The most successful project I worked on was the International Terminal T1 Departures Redevelopment Project. The project included:
The redevelopment works were unique and technically demanding, requiring the design team to undertake detailed coordination and planning to maintain continued operation of the airport in an extremely constrained environment. A significant portion of the project works was the design of temporary works and staged works to allow the uninterrupted operation of the airport. Throughout the project, the operation of the International Terminal was not disrupted at any stage through unexpected outage or loss of services.
The positive and proactive collaboration among Sydney Airport, Aurecon, the project managers, architect and the managing contractor – coupled with the advanced use of technology – was the secret to the outstanding success of the project.
Sydney Airport has been extremely pleased with the performance of the new Departures precinct. Passenger feedback has been overwhelmingly positive, and the return on investment through the enhanced performance of the retail and food and beverage outlets has exceeded expectations.
The design of the structure and building services must be carefully coordinated and planned to maintain continuing operation of the existing airport. The challenge is not to disrupt any service at any stage because of unexpected outage or loss of services.
A significant portion of the Aurecon design services for the Terminal 1 Departure Redevelopment Project was the design of temporary works, to allow the uninterrupted operation of the Airport. A fully functioning temporary outbound immigration hall was designed and constructed complete with a full range of security devices. Extensive temporary retail outlets were provided to maintain passenger services and maintain the commercial viability of the existing retail outlets.
The most challenging aspect was keeping the Terminal fire and life safety systems and essential services operating effectively while the terminal is being reconfigured and expanded. As you change the operation of the terminal, the life safety systems need to follow that.
Passenger deviations can have a major cost impact. We work closely with architects to ensure that there is no major impact on services. For example, we would advise on routes that avoided expensive relocation of switchboards or duct risers.
Security is another huge issue. Maintaining physical security and electronic security throughout the refurbishment works needs very careful attention from all design team members. On one side of of a hoarding partition, you have construction workers with tools and equipment; and on the other, passengers who have already gone through a security screening. We always ensure that boundaries around the works site can be secured effectively during the design stage.
Way-finding is also critical. International passengers are easily confused, and it is paramount that signage and FIDs are modified to accommodate the changing building hording lines.
With any refurbishment project in buildings which have been in operation for 20 or more years, there is often a lack of good “as built” documentation. Surveying existing services and structure within ceiling spaces and other confined areas is difficult and time-consuming, especially within an operating airport.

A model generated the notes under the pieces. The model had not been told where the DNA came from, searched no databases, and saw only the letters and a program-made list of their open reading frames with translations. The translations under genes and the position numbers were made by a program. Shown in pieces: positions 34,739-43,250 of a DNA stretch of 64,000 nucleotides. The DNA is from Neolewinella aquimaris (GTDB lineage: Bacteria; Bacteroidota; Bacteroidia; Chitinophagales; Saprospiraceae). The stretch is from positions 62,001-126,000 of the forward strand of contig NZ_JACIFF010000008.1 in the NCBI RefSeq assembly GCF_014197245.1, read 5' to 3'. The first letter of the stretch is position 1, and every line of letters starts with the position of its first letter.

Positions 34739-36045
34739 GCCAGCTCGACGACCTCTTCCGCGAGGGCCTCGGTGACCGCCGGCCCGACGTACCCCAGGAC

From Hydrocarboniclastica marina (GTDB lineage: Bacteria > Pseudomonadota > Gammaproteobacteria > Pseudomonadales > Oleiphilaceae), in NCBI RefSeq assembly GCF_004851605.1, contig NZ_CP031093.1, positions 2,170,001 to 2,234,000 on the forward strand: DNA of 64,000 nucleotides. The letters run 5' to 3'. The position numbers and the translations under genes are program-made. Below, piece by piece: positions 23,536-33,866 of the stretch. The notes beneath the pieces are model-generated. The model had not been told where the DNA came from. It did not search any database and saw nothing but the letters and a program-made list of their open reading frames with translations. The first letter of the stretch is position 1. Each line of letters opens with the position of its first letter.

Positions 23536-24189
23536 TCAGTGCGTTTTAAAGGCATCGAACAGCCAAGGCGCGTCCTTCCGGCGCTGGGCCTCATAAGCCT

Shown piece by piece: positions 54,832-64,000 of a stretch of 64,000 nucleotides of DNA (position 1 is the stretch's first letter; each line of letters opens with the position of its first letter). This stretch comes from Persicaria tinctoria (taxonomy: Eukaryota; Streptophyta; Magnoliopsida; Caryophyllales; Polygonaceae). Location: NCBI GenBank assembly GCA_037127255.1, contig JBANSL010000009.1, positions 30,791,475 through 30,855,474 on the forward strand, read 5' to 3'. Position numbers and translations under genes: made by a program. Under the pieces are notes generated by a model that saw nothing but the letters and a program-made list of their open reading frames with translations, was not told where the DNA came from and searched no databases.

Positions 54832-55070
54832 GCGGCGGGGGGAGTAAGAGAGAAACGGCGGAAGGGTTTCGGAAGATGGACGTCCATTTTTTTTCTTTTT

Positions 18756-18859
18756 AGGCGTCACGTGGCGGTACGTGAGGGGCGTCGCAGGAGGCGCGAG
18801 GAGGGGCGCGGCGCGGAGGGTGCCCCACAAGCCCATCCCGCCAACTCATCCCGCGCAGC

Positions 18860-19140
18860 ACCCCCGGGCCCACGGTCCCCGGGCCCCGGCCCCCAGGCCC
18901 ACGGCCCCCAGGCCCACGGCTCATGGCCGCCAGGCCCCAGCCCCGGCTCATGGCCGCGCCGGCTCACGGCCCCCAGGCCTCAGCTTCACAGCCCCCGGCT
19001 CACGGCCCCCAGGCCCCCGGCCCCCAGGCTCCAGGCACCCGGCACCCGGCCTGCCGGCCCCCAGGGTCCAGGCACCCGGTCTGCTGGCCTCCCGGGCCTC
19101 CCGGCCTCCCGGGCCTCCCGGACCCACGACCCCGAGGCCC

One way to mitigate this is something we‘ve done recently, is a point cloud survey – a 3D survey of all the services in the ceiling space that we’re working on, which is then transferred into a BIM model. This type of laser scanning is proving invaluable, allowing us to identify all sorts of things, including services in a spatial 3D image and reducing the number of unknowns and, therefore, the risk during construction.
These assets have a long lifecycle, are expensive and need to be durable and low-maintenance. Most international airports operate 24/7 and have limited time available for focusing on maintenance in public spaces. There’s also a growing emphasis on providing a really high standard of comfort and convenience for passengers that create great traveling experience.
Airports are no longer the domain of the airlines; they are being transformed into service centres for passengers. They have to deal with a wider range of airlines and aircraft. They have to be flexible to handle both domestic and international passengers as well as budget travelers and first-class passengers. This new business model means more retail, more variety in food and beverage, more specialist lounges, .
The terminal structure and building services need to ensure they can support this dynamic change. For structural and services engineers, this means we must pay attention to:
Airports have a bit of each building type or sector in them, transportation, hospitality, retail, commercial and engineering all housed in a generally iconic building. All building services are intensively required, large power reticulation, large heating and cooling plants, etc. In addition, one has the specific aviation overlay of baggage handling, aerobridges, ground power, pre-conditioned air.
There are very few building projects which demonstrate such a breadth of engineering required; and this is why I enjoy working in the aviation sector.
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